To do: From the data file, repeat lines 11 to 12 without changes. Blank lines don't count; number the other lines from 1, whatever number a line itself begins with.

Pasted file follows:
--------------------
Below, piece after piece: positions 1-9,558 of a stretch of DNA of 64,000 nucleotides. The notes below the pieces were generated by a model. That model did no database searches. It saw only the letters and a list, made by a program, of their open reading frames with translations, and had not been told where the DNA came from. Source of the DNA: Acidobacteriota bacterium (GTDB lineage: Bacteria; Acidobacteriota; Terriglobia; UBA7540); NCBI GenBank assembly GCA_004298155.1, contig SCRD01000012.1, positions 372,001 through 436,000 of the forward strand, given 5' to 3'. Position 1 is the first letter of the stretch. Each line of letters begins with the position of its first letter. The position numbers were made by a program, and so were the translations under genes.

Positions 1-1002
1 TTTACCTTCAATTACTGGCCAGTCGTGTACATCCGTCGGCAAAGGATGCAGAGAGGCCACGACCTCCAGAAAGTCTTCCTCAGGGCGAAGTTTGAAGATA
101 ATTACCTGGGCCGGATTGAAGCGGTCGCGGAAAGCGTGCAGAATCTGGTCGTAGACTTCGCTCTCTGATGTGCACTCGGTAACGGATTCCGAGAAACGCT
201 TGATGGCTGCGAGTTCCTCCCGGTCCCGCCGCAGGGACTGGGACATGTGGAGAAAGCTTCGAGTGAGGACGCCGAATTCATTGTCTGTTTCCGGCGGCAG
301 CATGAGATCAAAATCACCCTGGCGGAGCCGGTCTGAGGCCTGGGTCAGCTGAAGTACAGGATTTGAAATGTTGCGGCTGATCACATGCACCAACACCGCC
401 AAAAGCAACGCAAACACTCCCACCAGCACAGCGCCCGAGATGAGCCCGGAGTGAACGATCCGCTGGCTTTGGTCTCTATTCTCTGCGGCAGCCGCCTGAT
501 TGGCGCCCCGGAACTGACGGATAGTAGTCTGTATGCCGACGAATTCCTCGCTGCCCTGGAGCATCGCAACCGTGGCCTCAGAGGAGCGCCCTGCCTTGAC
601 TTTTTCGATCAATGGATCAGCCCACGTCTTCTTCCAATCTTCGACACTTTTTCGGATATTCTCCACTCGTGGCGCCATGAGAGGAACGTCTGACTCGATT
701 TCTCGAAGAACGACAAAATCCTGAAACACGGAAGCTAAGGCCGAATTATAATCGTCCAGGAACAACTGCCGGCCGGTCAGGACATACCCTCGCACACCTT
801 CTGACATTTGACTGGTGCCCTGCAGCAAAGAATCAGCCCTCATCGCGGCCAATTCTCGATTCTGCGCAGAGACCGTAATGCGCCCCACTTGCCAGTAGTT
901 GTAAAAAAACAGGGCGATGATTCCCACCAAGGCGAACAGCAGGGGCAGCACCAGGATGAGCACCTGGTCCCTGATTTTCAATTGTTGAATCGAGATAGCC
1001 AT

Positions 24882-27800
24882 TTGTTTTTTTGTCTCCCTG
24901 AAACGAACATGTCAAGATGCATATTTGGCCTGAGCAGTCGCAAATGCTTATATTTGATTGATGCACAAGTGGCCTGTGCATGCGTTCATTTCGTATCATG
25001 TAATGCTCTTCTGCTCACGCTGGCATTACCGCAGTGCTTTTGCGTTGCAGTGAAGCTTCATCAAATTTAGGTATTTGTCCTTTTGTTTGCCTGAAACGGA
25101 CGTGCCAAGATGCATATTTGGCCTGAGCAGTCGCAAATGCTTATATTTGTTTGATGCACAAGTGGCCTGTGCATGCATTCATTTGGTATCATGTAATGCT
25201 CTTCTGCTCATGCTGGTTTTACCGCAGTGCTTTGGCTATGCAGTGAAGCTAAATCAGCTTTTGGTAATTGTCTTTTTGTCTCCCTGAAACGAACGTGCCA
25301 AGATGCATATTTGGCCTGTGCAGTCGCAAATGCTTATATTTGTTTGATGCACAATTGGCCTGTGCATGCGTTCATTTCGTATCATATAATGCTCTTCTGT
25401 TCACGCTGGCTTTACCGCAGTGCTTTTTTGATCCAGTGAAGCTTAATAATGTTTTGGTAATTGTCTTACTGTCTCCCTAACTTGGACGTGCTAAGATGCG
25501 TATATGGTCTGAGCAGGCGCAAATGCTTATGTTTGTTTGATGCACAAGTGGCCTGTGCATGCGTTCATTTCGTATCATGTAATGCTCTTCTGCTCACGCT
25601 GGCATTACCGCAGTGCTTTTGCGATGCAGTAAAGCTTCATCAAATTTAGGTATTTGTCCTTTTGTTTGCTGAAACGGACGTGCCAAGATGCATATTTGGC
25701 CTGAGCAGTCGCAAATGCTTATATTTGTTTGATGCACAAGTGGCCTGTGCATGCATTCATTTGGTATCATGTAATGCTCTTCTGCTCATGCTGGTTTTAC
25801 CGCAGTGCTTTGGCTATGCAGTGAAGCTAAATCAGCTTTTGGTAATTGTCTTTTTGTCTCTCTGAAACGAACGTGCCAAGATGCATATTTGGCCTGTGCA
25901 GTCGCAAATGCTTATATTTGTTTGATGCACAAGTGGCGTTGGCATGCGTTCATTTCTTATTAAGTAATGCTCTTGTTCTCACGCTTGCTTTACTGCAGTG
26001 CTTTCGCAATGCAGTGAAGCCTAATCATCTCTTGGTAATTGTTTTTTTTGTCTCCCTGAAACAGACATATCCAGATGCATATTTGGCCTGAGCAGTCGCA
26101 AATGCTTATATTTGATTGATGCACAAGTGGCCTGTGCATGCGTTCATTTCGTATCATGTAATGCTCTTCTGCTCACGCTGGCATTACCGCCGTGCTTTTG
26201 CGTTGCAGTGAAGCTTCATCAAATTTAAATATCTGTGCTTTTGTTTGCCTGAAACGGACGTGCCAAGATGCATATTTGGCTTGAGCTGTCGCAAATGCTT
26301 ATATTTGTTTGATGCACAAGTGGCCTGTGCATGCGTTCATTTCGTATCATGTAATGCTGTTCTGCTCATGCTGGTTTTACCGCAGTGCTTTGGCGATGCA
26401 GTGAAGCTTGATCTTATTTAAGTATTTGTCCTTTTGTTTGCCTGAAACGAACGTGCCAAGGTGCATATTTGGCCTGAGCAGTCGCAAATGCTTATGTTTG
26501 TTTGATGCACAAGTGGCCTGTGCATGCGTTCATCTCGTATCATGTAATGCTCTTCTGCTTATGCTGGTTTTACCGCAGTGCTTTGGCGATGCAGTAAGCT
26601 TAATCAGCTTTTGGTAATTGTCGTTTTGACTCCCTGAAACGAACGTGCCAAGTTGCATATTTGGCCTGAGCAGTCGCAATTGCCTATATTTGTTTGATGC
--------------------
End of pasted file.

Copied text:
801 CTGACATTTGACTGGTGCCCTGCAGCAAAGAATCAGCCCTCATCGCGGCCAATTCTCGATTCTGCGCAGAGACCGTAATGCGCCCCACTTGCCAGTAGTT
901 GTAAAAAAACAGGGCGATGATTCCCACCAAGGCGAACAGCAGGGGCAGCACCAGGATGAGCACCTGGTCCCTGATTTTCAATTGTTGAATCGAGATAGCC